I knew nothing of the Alhambra before arriving in Granada. Our Airbnb host was very emphatic that we must visit the main attraction of the city. Later I learn that the Alhambra is the most visited attraction in Spain. By the time I looked into getting tickets directly from the Alhambra website, there were none left. Luckily per our Airbnb host’s instructions, I was able to get tickets through the Granada Card. The reason it’s so difficult to get tickets is because the Alhambra limits the number of visitors allowed to 6600 per day.
There are three main sections of the Alhambra: the Nasrid Palaces, the Alcazaba and the Generalife. The Nasrid Palaces only allows 300 people to enter every 30 minutes and one must reserve ahead of time. By the time I booked, only the last time slot was available at 7:00pm.
The day started overcast and by the time we got to the gardens at the Generalife section, it started to rain. And it was cold. But none of that detracted from the beauty of the gardens.
It stopped raining as we make our way towards the Alcazaba, a fortress, which is the oldest section of the Alhambra. It worked out great for us as the skies cleared enough for us to see the city of Granada from the top of the fortress walls.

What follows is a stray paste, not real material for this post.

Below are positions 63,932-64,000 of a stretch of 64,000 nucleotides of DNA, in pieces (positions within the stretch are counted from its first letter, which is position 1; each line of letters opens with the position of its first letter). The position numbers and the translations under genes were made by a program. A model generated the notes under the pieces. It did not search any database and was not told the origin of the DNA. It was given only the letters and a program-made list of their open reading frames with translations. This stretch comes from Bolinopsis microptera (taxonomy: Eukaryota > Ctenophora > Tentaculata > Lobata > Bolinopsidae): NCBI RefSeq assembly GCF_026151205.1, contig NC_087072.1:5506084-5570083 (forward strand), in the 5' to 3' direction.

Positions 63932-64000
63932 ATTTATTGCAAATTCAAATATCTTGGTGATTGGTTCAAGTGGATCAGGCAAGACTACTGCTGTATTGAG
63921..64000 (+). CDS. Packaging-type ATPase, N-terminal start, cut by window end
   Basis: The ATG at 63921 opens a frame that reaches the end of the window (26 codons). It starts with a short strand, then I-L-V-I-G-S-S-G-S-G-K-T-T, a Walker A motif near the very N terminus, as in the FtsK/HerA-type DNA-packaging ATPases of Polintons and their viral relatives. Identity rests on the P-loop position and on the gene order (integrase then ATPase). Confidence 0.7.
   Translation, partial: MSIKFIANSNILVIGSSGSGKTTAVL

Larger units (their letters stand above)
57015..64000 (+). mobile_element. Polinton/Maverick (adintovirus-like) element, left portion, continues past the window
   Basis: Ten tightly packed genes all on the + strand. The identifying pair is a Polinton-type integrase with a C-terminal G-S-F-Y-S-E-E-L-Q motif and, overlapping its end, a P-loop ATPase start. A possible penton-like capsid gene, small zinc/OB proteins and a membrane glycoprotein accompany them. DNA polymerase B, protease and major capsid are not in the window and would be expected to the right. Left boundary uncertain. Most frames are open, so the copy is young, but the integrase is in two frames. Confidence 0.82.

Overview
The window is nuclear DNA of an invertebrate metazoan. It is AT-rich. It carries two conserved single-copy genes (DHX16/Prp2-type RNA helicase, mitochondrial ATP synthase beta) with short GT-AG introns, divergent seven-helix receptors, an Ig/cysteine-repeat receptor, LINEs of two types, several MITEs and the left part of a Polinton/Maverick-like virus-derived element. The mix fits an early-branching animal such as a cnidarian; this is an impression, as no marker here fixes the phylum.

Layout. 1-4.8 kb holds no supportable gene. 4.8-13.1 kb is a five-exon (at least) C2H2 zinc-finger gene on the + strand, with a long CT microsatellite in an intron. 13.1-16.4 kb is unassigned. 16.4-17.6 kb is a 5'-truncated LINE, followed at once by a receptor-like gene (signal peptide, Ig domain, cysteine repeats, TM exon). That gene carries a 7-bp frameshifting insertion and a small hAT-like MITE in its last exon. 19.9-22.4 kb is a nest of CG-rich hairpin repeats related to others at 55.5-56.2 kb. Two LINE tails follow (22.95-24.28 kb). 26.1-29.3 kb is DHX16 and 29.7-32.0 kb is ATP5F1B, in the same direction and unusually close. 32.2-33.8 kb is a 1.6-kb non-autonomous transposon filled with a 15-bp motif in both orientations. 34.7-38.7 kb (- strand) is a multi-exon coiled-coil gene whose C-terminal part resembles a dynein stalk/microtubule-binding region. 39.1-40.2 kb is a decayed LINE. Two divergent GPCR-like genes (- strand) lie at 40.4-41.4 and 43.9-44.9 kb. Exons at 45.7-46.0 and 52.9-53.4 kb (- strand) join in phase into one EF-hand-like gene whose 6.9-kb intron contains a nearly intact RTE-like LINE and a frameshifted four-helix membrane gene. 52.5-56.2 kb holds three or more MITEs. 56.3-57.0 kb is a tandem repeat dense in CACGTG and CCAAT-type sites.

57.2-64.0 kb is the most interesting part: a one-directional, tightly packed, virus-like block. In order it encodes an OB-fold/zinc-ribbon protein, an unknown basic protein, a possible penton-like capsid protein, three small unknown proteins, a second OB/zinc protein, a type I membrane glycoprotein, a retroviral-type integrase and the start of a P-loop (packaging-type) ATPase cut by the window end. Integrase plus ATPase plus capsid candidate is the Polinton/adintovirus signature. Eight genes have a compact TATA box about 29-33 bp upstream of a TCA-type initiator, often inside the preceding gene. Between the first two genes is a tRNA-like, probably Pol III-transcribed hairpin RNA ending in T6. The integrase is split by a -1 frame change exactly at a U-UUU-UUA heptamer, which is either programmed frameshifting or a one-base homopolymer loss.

The sun sets quite late in Spain which worked out for us as we made our way to the Nasrid Palaces. It was still bright enough for us to enjoy the buildings and gardens. The Palaces were built for the last Moorish rulers of the Nasrid Dynasty (last Arab Muslim dynasty in Spain). The interior of the Palaces was so amazingly beautiful, it left us speechless. As we progressed through each section of the Palaces, the decorations of the walls and columns become more elaborate and complicated.
Nasrid Palaces blew our minds. It gave me new appreciation for Muslim architecture. We wished we had more time to take in all the details of this amazing place. We lingered as long as we can until we were not-so-gently reminded to leave.